At the top of the list is Massachusetts with 53 percent of registered voters declining to state a party preference. Out of 4.3 million registered voters in the Bay State, about 2.3 million remain independent voters. Vastly outnumbering both registered Democrats and Republicans, the two major parties account for 1.5 million and 0.5 million, respectively.
Adding nearly 140,000 new non-affiliated voters since 2008, the number of independents has dramatically grown since 2008. On the other hand, party registration is down for both Democrats and Republicans, losing 7,771 and 6,160 voters, respectively. As more voters leave their parties, it's fair to say Massachusetts is the most independent-minded state in the United States.
Although Alaska has the smallest population of the bunch, comprised by a total of 486,108 registered voters statewide, a majority of Alaskans refuse to register with a party. Non-affiliated and undeclared voters consist of 53 percent of the electorate, followed by Republicans at 27 percent or 133,063 voters. Democrats are lagging behind when it comes to voter registration in the Last Frontier, making up only 14 percent of the electorate.
Following the trend, Rhode Island's 358,045 independents exceed the 290,397 registered Democrats and nearly quintuple the 74,070 registered Republicans.
Democrats have made some strides here over the last several years, picking up 4.8 percent of registered voters since 2006, coming to 40.1 percent of the electorate. Nevertheless, independent voters remain in the lead.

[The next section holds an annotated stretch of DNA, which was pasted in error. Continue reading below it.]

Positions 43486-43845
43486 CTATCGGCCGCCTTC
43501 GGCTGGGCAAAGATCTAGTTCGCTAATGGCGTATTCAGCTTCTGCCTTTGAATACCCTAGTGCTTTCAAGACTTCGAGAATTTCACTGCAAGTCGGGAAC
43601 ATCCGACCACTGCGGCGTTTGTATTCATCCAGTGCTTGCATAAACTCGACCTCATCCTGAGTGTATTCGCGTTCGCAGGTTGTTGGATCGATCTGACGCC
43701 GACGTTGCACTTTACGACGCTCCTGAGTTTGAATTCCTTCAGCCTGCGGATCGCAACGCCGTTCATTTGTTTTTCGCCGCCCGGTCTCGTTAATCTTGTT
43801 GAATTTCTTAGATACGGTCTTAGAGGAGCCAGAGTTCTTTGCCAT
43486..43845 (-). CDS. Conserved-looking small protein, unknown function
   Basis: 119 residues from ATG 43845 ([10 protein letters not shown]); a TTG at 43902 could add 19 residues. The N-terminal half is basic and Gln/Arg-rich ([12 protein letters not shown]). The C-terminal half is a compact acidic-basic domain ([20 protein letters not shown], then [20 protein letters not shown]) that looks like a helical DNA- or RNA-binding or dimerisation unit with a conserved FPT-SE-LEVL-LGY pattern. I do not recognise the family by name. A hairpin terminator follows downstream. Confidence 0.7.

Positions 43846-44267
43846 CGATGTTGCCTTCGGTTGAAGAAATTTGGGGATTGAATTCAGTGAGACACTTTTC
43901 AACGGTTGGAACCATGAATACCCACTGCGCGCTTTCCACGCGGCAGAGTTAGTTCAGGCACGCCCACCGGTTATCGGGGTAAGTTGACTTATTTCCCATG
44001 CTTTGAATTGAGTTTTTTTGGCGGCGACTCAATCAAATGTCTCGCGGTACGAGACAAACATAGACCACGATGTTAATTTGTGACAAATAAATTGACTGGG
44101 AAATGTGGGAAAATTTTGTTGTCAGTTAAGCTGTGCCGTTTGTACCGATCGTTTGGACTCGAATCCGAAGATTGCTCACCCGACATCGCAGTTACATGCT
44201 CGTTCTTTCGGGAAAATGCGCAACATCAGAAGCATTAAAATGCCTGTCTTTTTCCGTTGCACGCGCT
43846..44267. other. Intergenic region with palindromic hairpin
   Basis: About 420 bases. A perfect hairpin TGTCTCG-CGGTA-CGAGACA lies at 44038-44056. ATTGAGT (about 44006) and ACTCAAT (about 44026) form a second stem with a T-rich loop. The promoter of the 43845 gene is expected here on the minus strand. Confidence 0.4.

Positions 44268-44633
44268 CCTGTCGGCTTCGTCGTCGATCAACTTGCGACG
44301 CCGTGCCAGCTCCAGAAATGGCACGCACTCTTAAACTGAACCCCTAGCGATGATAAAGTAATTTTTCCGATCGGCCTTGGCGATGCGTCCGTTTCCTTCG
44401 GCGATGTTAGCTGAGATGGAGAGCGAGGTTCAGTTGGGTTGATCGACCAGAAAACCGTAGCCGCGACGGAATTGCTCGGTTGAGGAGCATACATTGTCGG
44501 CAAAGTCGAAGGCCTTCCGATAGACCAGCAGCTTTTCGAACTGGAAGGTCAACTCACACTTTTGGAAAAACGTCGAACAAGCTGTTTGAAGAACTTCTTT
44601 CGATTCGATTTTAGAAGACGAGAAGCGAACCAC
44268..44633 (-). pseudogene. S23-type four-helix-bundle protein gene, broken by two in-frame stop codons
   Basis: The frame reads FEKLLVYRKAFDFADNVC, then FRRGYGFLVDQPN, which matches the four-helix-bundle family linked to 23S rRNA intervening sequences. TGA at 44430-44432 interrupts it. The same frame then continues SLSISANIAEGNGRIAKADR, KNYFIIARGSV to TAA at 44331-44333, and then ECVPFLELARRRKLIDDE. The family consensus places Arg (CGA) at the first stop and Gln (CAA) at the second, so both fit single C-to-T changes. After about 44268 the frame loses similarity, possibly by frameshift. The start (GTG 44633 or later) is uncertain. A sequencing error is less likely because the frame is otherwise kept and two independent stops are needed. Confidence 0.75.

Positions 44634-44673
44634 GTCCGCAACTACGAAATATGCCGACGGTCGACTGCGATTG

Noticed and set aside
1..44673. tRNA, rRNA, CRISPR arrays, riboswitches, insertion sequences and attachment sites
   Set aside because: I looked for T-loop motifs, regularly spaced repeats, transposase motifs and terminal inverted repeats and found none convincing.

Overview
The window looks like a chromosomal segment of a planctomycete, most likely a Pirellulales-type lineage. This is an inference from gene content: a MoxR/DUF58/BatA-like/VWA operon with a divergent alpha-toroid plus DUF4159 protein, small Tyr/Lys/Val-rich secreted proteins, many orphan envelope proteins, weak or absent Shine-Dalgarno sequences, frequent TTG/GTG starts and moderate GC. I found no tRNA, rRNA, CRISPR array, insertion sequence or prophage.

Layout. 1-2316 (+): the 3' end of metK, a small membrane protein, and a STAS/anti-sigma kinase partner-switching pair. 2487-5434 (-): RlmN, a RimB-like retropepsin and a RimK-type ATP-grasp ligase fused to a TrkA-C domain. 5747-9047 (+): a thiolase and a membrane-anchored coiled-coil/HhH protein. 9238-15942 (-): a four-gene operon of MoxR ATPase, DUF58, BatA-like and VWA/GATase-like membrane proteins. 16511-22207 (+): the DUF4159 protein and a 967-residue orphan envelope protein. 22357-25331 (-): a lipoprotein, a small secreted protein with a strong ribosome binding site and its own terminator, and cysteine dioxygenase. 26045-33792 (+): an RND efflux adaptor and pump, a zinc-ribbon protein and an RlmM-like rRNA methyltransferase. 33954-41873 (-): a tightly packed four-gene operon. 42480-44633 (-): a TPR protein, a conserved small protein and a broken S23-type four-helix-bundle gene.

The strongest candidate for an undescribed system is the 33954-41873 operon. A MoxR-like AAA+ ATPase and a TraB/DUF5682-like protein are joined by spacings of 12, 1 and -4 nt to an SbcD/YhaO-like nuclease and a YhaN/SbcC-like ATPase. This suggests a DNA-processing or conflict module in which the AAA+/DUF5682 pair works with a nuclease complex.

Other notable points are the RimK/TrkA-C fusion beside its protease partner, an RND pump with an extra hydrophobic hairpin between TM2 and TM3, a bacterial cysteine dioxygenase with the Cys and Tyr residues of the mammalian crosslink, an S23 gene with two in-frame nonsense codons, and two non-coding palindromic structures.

Almost half of Rhode Island voters, 49.5 percent, choose not to affiliate with a party. Meanwhile, Republicans have been unable to keep up, adding only 5,206 voters since 2006, resulting in a 0.1 percent decline in registration.
The state with the fourth largest percentage of independent voters -- out of states with available data -- is New Jersey. Accounting for about 48 percent of registered voters, the 2.6 million independents have grown from 46 percent in 2008, beating out Democrats at 32.5 percent (1.8 million) and Republicans with 19.6 percent (1.07 million).
When compared to 2008, Republicans and Democrats have remained relatively stagnant adding only about 15,000 and 27,000 voters, respectively. Meanwhile, nearly 166,000 voters became independents over the course of Obama's first term.
Connecticut is yet another state where independents outnumber party-affiliated voters. A considerable plurality, 42 percent (872,839), of the state's voters remain unaffiliated with any party, edging out Democrats at about 37 percent (768,176) and doubling Republicans with about 20 percent (430,564).
The long-term trend with independent voters in Connecticut is holding steady given about 42 percent of voters were not affiliated with a major party in 2008.
Nationwide trends have been moving towards fewer and fewer voters registering with a party. Nearly 40 percent of all voters in the United States are decline to state or independent.